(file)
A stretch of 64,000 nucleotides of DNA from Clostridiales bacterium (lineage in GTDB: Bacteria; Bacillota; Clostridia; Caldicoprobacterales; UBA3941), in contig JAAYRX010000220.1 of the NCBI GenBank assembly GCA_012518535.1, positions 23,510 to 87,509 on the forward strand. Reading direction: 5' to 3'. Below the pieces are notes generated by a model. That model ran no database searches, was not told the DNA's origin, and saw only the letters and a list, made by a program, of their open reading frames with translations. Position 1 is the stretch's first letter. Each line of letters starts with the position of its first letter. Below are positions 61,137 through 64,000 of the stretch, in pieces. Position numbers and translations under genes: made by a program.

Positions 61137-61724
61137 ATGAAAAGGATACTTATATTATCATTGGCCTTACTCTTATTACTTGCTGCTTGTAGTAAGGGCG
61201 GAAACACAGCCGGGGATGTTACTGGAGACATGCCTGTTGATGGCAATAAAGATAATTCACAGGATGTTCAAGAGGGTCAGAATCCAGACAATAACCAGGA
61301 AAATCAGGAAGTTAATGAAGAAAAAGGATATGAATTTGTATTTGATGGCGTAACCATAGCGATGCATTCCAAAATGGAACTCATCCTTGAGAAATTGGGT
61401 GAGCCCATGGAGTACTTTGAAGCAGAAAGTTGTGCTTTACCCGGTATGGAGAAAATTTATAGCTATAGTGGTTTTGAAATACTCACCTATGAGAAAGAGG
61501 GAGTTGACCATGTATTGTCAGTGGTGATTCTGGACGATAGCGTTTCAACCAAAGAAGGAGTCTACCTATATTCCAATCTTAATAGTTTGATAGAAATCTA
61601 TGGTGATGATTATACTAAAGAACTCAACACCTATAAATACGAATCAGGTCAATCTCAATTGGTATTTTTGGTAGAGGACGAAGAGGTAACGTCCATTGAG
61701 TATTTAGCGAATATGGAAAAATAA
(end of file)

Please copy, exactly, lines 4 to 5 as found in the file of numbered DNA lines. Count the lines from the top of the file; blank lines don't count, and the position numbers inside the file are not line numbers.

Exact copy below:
61201 GAAACACAGCCGGGGATGTTACTGGAGACATGCCTGTTGATGGCAATAAAGATAATTCACAGGATGTTCAAGAGGGTCAGAATCCAGACAATAACCAGGA
61301 AAATCAGGAAGTTAATGAAGAAAAAGGATATGAATTTGTATTTGATGGCGTAACCATAGCGATGCATTCCAAAATGGAACTCATCCTTGAGAAATTGGGT